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A Profile Of Older Workers In Virginia: 2002

Report Number LED/OW-VA
Nick Carroll and Cynthia Taeuber
Component ID: #ti149539413

Executive Summary

A new information source, the Local Employment Dynamics (LED) program for Virginia, shows:

  • The workforce is aging. From 1998 through 2002, an increasing percentage of the workforce was 45 years and older. The proportion of people 65 years and older who continue working has also increased, but slightly.
  • Industries in which more than 1-in-5 workers were 55 years and older in 2002 include: museums, galleries, and gardens; apparel from fabrics; and local/suburban transit. These three industries had many older workers, employing more than 1,200 older workers.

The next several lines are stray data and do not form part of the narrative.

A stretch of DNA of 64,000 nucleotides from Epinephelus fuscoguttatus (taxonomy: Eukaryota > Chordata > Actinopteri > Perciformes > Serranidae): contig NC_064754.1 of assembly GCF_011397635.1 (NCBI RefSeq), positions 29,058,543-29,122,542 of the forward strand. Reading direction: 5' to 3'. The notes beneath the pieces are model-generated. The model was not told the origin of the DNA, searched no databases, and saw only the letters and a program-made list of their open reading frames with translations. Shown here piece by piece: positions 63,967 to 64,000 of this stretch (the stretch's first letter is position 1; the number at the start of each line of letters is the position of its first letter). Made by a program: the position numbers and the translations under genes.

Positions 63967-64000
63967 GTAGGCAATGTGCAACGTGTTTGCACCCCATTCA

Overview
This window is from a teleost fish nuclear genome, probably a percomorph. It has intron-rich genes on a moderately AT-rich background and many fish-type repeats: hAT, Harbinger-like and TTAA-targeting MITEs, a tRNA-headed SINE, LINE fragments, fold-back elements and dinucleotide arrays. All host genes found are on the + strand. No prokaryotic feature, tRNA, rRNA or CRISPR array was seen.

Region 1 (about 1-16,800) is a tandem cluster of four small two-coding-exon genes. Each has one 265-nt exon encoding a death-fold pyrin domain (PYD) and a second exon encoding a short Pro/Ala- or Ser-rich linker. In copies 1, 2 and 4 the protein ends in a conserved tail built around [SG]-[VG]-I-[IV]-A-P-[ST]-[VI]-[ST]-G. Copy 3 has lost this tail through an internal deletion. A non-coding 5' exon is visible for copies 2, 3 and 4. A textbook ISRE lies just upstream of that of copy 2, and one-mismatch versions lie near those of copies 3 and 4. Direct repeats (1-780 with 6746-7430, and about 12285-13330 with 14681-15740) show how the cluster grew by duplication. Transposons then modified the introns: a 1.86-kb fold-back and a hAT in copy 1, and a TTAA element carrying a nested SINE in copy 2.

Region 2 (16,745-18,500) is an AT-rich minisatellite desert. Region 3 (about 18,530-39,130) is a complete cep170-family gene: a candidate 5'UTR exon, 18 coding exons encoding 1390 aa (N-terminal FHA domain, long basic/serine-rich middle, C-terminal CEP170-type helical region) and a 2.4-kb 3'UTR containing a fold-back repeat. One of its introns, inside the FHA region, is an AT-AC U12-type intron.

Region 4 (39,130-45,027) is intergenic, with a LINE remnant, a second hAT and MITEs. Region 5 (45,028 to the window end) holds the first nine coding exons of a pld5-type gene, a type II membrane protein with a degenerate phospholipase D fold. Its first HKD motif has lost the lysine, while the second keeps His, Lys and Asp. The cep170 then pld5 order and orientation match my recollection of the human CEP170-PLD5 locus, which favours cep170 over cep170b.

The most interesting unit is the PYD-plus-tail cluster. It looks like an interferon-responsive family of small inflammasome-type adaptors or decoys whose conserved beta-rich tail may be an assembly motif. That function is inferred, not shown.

• An example of an industry with a high turnover rate for workers 55 years and older is the agricultural services industry.
  • An example of an industry with a low turnover rate for older workers is the legal services industry.
  • Industries where workers 65 years and over are most likely to be employed include the industries of business services, health services, and eating and drinking places. Construction—special trade is also an important source of work for the oldest workers.
  • On average, in 2002, for workers 65 years and over, 6,104 jobs were gained and 9,544 jobs were lost.
  • Of the industries that employed more than 500 workers 65 years and older, the highest paying was engineering, accounting, and research ($4,820 a month). The industry with the highest average monthly earnings in 2002 for workers 65 years and older was security/commodity brokers ($8,666), but the number of such workers was only 282.

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